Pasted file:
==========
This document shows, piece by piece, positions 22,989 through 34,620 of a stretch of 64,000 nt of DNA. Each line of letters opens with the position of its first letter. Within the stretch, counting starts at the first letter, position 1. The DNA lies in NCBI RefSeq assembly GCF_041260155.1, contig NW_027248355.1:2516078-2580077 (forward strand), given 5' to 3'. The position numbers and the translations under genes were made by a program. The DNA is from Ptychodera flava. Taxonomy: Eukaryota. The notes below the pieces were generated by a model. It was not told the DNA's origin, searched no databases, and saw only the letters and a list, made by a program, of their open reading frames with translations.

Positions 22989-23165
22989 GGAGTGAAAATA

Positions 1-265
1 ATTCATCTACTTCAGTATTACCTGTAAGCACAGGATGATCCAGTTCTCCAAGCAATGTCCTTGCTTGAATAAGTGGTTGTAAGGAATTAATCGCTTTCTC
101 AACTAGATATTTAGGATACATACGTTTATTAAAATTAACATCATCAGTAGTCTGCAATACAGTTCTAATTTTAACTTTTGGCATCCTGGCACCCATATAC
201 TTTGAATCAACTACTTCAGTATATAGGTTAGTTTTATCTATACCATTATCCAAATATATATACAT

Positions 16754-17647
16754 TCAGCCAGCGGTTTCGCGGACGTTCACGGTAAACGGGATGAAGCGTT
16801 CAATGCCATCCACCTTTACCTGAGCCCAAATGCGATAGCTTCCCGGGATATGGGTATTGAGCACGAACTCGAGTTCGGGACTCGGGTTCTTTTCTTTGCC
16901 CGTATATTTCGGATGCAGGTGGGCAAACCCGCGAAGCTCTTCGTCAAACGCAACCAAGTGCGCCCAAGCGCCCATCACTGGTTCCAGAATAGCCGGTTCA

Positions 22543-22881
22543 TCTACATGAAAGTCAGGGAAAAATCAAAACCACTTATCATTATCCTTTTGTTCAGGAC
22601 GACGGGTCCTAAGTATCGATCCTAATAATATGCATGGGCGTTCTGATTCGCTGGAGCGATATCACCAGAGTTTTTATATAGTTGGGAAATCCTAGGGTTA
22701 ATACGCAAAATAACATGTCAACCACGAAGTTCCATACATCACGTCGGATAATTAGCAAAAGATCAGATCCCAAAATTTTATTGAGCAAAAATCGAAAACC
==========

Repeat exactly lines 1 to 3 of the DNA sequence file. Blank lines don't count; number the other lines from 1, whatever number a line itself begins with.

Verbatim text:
This document shows, piece by piece, positions 22,989 through 34,620 of a stretch of 64,000 nt of DNA. Each line of letters opens with the position of its first letter. Within the stretch, counting starts at the first letter, position 1. The DNA lies in NCBI RefSeq assembly GCF_041260155.1, contig NW_027248355.1:2516078-2580077 (forward strand), given 5' to 3'. The position numbers and the translations under genes were made by a program. The DNA is from Ptychodera flava. Taxonomy: Eukaryota. The notes below the pieces were generated by a model. It was not told the DNA's origin, searched no databases, and saw only the letters and a list, made by a program, of their open reading frames with translations.

Positions 22989-23165
22989 GGAGTGAAAATA